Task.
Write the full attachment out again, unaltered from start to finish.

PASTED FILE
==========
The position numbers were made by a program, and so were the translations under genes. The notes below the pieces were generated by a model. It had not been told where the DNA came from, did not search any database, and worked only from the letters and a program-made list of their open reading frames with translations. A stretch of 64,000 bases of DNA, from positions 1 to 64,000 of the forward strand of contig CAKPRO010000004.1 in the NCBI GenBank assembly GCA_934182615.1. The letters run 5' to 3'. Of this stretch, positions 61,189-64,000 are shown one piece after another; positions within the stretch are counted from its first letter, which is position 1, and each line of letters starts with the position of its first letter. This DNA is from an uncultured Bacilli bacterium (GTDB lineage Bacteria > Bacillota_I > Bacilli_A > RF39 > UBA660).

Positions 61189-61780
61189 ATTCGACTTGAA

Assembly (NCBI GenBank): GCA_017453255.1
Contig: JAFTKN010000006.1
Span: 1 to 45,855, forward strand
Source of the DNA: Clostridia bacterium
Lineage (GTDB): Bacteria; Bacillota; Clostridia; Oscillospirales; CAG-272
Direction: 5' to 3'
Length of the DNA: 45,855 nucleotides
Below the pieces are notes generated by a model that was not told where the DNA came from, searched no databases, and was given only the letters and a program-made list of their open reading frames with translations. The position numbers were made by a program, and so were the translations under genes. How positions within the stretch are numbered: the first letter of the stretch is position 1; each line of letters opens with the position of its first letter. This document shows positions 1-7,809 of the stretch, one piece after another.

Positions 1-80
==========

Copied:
The position numbers were made by a program, and so were the translations under genes. The notes below the pieces were generated by a model. It had not been told where the DNA came from, did not search any database, and worked only from the letters and a program-made list of their open reading frames with translations. A stretch of 64,000 bases of DNA, from positions 1 to 64,000 of the forward strand of contig CAKPRO010000004.1 in the NCBI GenBank assembly GCA_934182615.1. The letters run 5' to 3'. Of this stretch, positions 61,189-64,000 are shown one piece after another; positions within the stretch are counted from its first letter, which is position 1, and each line of letters starts with the position of its first letter. This DNA is from an uncultured Bacilli bacterium (GTDB lineage Bacteria > Bacillota_I > Bacilli_A > RF39 > UBA660).

Positions 61189-61780
61189 ATTCGACTTGAA

Assembly (NCBI GenBank): GCA_017453255.1
Contig: JAFTKN010000006.1
Span: 1 to 45,855, forward strand
Source of the DNA: Clostridia bacterium
Lineage (GTDB): Bacteria; Bacillota; Clostridia; Oscillospirales; CAG-272
Direction: 5' to 3'
Length of the DNA: 45,855 nucleotides
Below the pieces are notes generated by a model that was not told where the DNA came from, searched no databases, and was given only the letters and a program-made list of their open reading frames with translations. The position numbers were made by a program, and so were the translations under genes. How positions within the stretch are numbered: the first letter of the stretch is position 1; each line of letters opens with the position of its first letter. This document shows positions 1-7,809 of the stretch, one piece after another.

Positions 1-80